Amount Awarded: $61,042


School of Social Service Administration
When the Greatest Success Is Just the Beginning: Moving from On-Track to Graduation to a Focus on College Ready in CPS High Schools

We propose to work with 16 schools in the Network for College Success (NCS) to build off the existing work on using the 9th grade on track indicator. There is a national consensus that the changing economy means that college enrollment and graduation rates must improve. Current research by the Consortium on Chicago School Research points to the inescapable conclusion that high school grades are key to college success and that 9th grade is the epicenter for improving GPAs. We can demonstrate that the largest barrier to college graduation is the low grades that far too many CPS students earn in high school. While CPS 9th graders see tremendous grade decline, 9th grade also has potential to be the highest leverage point for improvement. The work of Chicago high schools around freshman on-track demonstrates that high schools can make rapid massive changes in 9th grade performance.

Amount Awarded: $50,000


The Arts and Cultural Institutions

Arts + Public Life Initiative
Artist-in-Residence; a creative collaborative

The Artist-in-Residence program is open to Chicago-based artists and groups whose work explores issues of race, politics and culture. The residency program aims to advance the opportunities available to artists who are underrepresented in the Chicago and national arts scenes. Outstanding artists are given the opportunity to draw on the University of Chicago’s resources, including its faculty and student body, to develop, advance, and disseminate their work; to deepen individual practices through critique, public engagement, skills and knowledge sharing; and to create space for personal inquiry and collaborative relationships to flourish. The residency program not only elevates the artist-in-residence; it also leads to engaged and collaborative work with University faculty and students.

Amount Awarded: $32,500


Quality of Student Life

University of Chicago Divinity School
Grounds of Being Coffee Shop Renovations

Every 45 seconds, Grounds of Being serves 12 ounces of coffee to people from all over the University community. The mission of the coffee shop is to serve the local and larger community—it employs only students, sells food from Hyde Park restaurants, and retails only sustainable, direct trade coffee. It also operates as an anchor for various members of the community—from doctors to students to Nobel laureates. After approximately 40 years of service in its basement home at Swift Hall, the coffee shop is finally undergoing major renovations. As planners have gained clearer assessment of the necessary work, costs have risen. The Divinity School asks the Women’s Board for assistance so renovations can be done comprehensively, and finished with quality, durable furniture and fixtures, so that Grounds of Being can continue to thrive as a source of camaraderie and community for the University.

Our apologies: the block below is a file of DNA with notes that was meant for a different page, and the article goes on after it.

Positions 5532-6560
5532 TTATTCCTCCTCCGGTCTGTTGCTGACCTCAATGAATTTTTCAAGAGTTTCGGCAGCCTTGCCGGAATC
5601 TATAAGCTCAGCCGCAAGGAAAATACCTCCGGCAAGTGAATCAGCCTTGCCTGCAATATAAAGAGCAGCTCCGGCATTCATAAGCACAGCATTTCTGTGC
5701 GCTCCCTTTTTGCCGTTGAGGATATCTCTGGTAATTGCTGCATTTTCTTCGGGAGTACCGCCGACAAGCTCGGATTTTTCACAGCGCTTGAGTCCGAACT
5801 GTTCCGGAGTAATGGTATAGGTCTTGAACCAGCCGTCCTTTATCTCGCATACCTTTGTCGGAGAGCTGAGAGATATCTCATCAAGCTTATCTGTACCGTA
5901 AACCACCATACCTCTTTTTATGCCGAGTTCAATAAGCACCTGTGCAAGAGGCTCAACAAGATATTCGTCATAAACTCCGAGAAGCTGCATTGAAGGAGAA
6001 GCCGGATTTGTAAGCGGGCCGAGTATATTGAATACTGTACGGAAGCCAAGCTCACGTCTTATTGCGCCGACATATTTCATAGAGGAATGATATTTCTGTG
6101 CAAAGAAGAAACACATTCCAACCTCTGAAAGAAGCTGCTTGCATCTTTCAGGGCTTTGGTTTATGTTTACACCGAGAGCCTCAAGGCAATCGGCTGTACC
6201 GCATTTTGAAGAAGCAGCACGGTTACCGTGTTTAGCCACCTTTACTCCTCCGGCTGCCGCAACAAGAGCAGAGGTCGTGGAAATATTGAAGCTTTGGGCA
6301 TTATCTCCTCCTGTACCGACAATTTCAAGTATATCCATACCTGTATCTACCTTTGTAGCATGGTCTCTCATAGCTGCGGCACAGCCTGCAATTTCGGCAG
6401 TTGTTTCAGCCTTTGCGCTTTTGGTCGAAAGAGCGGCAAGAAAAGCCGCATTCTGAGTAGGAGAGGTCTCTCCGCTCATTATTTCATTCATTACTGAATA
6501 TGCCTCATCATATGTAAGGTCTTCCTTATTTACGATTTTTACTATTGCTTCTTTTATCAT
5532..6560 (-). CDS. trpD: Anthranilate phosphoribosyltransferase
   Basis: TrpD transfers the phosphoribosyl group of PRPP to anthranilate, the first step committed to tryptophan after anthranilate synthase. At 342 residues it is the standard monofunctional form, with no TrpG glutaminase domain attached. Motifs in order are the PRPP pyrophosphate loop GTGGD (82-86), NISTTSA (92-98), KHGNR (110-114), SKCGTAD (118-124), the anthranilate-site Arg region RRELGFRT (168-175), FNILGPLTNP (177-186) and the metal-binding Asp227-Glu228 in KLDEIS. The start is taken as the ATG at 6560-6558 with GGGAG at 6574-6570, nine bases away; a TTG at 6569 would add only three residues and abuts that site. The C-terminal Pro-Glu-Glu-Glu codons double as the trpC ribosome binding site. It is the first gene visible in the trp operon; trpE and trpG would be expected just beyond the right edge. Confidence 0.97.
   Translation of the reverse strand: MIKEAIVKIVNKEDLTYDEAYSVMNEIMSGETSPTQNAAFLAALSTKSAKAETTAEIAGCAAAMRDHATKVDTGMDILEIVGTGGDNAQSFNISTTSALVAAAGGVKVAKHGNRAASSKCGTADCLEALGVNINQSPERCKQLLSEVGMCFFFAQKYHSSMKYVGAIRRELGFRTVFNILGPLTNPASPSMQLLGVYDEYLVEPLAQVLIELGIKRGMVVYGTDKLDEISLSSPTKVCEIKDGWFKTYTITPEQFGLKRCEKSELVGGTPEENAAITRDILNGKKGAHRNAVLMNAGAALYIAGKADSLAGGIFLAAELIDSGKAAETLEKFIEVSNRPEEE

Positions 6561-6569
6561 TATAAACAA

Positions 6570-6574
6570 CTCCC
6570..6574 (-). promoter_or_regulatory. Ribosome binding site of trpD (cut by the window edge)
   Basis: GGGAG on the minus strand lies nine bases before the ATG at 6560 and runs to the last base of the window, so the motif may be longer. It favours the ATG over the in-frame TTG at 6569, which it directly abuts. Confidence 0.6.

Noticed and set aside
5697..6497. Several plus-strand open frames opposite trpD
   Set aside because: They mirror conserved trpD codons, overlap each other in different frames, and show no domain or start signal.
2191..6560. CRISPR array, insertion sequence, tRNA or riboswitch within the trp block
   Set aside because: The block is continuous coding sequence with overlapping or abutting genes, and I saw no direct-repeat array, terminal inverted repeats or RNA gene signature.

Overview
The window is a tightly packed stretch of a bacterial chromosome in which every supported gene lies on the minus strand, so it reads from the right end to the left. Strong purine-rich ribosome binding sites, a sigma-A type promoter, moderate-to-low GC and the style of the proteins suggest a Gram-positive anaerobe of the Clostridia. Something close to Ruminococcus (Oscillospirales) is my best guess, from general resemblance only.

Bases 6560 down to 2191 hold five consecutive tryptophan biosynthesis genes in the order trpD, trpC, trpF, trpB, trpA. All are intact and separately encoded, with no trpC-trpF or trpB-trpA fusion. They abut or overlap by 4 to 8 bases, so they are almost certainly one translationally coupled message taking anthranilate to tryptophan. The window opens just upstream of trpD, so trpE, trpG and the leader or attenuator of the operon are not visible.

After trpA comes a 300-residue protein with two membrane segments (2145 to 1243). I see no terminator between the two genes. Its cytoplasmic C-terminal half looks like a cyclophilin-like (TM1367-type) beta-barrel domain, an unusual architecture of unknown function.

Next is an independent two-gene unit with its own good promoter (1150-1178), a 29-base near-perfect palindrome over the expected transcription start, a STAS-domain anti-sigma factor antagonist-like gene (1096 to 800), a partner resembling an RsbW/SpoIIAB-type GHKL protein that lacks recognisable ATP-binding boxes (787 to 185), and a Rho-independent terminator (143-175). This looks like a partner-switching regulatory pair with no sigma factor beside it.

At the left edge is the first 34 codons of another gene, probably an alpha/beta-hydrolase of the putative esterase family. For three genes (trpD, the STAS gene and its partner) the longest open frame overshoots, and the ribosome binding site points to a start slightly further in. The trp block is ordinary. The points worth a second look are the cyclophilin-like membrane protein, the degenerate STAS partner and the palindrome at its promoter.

Amount Awarded: $22,000


Institute for Molecular Engineering
iGEM Competition (2015 UChicago Team)

GeneHackers is a scientific research RSO that annually prepares a team of undergraduates to represent the University of Chicago at the International Genetically Engineered Machine (iGEM) Competition. iGEM is a prestigious synthetic biology competition in which undergraduates from over 200 campuses across the globe devise and engineer novel and useful biological systems to tackle real-world problems. Participation in iGEM will increase UChicago undergraduates’ presence in synthetic biology and also increase students’ exposure to biotechnology. Since the iGEM team is entirely student-run, students design and conduct their own project from start to finish. This encourages students’ full engagement in their project and provides an invaluable experience for them to expand their horizons, and hone their communication, problem-solving, and organization skills.

Amount Awarded: $14,000


Physical Sciences—James Franck Institute
Upgrading the Yerkes Observatory 24-inch Telescope to
Support Undergraduate Astronomy